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PostPosted: Sun Jul 23, 2017 7:16 pm 
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Location: Pennsylvania, USA
That's fun you started with Scratch; so did my nephew. He's on to Pico-8 now :). I started with QBasic in 1996 or so, at age 13.


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PostPosted: Sun Jul 23, 2017 7:57 pm 
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Location: Rio de Janeiro - Brazil
GradualGames wrote:
I started with QBasic in 1996 or so, at age 13.

It appears we're the same age and started programming around the same time using the same tool, because my answer is EXACTLY the same.


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PostPosted: Sun Jul 23, 2017 8:19 pm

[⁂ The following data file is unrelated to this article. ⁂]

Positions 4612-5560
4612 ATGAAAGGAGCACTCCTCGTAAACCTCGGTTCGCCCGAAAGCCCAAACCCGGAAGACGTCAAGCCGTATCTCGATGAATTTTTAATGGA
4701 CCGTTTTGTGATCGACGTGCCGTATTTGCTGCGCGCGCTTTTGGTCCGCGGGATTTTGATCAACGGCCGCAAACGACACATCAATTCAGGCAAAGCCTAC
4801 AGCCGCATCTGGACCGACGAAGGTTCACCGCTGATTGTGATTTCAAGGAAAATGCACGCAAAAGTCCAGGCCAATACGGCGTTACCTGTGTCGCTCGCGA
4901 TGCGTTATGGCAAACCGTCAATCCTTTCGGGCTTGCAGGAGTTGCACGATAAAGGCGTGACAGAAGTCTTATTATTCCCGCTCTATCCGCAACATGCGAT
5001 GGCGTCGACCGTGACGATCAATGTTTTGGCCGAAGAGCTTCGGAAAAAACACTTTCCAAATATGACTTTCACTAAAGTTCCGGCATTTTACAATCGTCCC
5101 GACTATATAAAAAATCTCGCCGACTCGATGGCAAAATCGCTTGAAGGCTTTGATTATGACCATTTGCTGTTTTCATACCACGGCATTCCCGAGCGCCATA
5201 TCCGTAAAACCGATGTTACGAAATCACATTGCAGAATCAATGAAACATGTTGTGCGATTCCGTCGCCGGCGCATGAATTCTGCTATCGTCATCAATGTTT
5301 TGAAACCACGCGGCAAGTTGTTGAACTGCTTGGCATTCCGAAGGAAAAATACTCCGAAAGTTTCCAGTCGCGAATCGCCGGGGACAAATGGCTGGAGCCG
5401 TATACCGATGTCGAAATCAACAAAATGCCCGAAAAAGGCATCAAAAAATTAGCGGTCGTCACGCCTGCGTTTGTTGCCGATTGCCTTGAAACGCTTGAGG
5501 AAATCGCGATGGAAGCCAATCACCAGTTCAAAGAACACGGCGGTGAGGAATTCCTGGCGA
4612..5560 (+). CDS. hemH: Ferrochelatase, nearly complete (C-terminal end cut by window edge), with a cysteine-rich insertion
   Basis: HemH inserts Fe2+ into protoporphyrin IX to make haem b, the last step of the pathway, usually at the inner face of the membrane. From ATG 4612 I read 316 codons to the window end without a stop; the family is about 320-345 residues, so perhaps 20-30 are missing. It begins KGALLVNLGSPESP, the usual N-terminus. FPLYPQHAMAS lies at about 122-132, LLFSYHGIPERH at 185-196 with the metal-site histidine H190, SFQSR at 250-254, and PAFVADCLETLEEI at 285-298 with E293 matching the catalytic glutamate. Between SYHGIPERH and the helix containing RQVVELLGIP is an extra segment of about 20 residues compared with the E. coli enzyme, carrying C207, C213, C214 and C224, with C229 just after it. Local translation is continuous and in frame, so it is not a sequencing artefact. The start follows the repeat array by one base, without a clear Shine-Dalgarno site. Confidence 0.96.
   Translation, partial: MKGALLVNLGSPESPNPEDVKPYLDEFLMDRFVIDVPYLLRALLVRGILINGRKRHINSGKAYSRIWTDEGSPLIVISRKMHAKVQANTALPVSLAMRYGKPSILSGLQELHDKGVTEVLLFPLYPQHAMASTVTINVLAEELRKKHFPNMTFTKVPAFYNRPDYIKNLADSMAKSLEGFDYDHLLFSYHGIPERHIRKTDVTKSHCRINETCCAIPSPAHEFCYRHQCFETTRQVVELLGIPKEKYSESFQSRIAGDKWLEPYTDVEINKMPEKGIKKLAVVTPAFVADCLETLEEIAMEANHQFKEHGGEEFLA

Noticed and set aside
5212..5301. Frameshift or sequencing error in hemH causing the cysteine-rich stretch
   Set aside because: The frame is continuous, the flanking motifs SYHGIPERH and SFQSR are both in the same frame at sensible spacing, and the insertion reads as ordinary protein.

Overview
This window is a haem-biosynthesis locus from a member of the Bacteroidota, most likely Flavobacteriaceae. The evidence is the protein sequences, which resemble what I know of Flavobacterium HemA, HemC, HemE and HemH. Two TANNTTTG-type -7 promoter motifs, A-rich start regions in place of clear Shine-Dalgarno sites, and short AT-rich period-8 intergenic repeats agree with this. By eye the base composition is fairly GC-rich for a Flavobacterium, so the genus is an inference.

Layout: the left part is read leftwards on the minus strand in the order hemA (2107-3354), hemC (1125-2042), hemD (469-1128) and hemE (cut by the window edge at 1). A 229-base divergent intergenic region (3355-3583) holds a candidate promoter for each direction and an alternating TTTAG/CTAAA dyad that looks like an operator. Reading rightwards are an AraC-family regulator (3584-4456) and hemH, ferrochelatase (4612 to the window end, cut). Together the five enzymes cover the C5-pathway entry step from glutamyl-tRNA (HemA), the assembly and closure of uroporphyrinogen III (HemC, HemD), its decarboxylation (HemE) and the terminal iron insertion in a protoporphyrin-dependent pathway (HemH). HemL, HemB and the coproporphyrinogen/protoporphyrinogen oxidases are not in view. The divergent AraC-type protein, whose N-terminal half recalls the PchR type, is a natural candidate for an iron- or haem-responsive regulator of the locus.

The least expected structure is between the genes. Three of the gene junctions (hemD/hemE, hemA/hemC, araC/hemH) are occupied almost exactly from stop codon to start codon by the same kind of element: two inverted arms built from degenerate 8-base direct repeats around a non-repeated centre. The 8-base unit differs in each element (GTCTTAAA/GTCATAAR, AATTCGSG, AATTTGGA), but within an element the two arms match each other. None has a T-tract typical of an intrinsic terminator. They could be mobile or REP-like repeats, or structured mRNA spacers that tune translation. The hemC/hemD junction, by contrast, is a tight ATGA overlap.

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Location: Southern California
My first exposure to programming was Fortran IV in college in 1978, but no useful depth yet. My first real programming was on a TI-58c calculator starting in Dec '81, followed soon after by 6502 in a class in the spring of '82, concurrent with a Fortran IV class.

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PostPosted: Sun Jul 23, 2017 9:01 pm 
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Location: Colorado USA
Garth wrote:
My first exposure to programming was Fortran IV in college in 1978, but no useful depth yet. My first real programming was on a TI-58c calculator starting in Dec '81, followed soon after by 6502 in a class in the spring of '82, concurrent with a Fortran IV class.

Wow. What computer did you use for Fortran IV, I know that computers like the Apple II and Commodore PET existed, but did you have to use a computer the size of a room?


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PostPosted: Sun Jul 23, 2017 9:08 pm 
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Location: Colorado USA
GradualGames wrote:
That's fun you started with Scratch; so did my nephew. He's on to Pico-8 now :). I started with QBasic in 1996 or so, at age 13.